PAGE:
It is one of the most celebrated speeches in French history and one of the least known. The exhortation to continue the fight, launched by General de Gaulle from London, at the microphone of the BBC, on June 18, 1940, is in everyone’s memory. This Call, with its capital letter of nobility, this voice like no other, everyone thinks they still hear them ringing in their ears. And yet, there is no record of it. This lacuna maintains confusion, and sometimes misunderstanding, with other moments and discourses of the Gaullist gesture.
No, the rebel general did not say that day: “France has lost a battle! But France did not lose the war! » No, he did not claim: “I, General de Gaulle, undertake here, in England, this national task”, thus posing as the military and political leader of the country. Yes, he concluded: “Whatever happens, the flame of the French resistance must not be extinguished and will not be extinguished”, giving this word “resistance” a meaning that has continued to ennoble itself in Resistance. No, finally, the canonical version, endorsed by de Gaulle in his Memories of war (Plon, 1954), is not exactly what he said at the microphone.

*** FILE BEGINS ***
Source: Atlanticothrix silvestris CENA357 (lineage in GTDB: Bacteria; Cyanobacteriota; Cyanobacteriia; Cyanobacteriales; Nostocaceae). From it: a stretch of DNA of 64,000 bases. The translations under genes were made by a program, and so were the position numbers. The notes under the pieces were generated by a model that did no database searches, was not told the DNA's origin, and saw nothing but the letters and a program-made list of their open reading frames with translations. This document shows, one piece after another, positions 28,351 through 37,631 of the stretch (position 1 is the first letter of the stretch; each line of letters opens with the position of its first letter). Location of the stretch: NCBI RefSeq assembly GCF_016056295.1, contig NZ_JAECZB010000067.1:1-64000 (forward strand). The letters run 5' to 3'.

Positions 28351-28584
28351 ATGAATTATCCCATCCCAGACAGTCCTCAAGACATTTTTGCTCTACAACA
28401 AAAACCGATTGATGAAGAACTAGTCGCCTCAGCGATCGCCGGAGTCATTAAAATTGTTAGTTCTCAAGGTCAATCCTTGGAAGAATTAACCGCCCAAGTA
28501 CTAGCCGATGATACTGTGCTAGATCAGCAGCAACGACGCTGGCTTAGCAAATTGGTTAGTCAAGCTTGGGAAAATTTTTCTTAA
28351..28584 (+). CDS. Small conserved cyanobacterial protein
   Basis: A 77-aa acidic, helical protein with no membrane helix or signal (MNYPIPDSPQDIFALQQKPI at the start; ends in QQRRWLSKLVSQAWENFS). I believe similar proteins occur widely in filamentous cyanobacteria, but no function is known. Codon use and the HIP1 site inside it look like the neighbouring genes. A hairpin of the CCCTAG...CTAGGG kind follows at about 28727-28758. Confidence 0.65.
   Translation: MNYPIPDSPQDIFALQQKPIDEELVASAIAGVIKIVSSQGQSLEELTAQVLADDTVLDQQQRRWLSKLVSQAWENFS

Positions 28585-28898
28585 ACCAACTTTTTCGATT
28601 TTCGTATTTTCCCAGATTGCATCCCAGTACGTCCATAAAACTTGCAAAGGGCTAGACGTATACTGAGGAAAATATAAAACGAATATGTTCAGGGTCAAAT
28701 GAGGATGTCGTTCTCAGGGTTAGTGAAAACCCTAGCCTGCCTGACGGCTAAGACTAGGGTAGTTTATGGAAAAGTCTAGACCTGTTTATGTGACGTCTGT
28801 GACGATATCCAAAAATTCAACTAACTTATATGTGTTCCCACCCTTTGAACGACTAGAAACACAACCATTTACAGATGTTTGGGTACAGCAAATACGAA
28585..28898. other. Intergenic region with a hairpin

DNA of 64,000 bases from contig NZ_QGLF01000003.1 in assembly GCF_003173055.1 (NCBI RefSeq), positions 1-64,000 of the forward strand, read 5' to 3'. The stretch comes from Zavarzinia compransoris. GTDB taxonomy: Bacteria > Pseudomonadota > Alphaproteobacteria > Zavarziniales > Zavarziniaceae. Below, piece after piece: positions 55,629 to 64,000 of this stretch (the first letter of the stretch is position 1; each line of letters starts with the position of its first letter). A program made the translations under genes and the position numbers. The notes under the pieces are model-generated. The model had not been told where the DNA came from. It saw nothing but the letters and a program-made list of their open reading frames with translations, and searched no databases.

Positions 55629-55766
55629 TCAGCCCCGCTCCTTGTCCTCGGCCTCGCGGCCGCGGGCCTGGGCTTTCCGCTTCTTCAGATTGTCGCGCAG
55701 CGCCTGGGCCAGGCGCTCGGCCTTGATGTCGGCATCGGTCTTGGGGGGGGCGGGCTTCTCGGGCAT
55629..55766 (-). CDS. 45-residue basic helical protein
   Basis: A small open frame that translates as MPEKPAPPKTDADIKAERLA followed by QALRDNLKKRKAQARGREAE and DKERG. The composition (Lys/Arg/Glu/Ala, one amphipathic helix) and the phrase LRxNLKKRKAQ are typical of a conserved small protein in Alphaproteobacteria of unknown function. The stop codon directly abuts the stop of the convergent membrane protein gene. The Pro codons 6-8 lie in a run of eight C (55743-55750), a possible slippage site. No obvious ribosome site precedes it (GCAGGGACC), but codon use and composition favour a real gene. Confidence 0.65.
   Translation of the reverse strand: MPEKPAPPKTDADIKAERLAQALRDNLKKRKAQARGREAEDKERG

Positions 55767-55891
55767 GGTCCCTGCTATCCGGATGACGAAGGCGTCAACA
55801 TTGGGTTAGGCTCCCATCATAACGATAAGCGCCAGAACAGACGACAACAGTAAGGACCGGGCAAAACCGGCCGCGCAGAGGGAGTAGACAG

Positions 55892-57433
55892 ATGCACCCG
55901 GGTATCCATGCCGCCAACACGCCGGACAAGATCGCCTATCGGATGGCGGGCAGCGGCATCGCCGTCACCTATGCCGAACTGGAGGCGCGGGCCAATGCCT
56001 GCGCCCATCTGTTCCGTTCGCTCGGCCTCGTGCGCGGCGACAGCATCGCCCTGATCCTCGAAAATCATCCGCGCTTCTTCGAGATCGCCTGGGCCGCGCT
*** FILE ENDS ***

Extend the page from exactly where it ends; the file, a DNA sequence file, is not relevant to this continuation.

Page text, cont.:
that’s why The world, the Institute for Acoustic/Music Research and Coordination (Ircam) and its technological subsidiary Ircam Amplify, using new artificial intelligence technology and the assistance of actor François Morel, have attempted to reconstruct what the radio voice this famous June 18, 1940. The result of this evocation or suggestion is accessible below.
The appeal of June 18… Rarely has an event given rise to so many books or works by historians and released so few certainties. The memories of the witnesses contradict each other on many points when they do not evolve over time. Natural movement of memory, but also subsequent concern of the main character, who became the “Man of June 18”, to establish a doxa and, perhaps, a myth of this founding moment…
Let’s start with what makes consensus. This June 18, 1940, the general sits at a small table in a BBC studio. He is in uniform and shiny boots. He put his white gloves and his kepi next to him. The sound engineer, Gibson Parker, requests a voice test. ” France “, says this speaker who intends at this moment nothing less than to embody it. Then one of the two speakers French from the BBC, Maurice Thierry or Pierre de Valençais, announces: “And now General de Gaulle, who was Under-Secretary of State in the Reynaud government, is speaking to you. »
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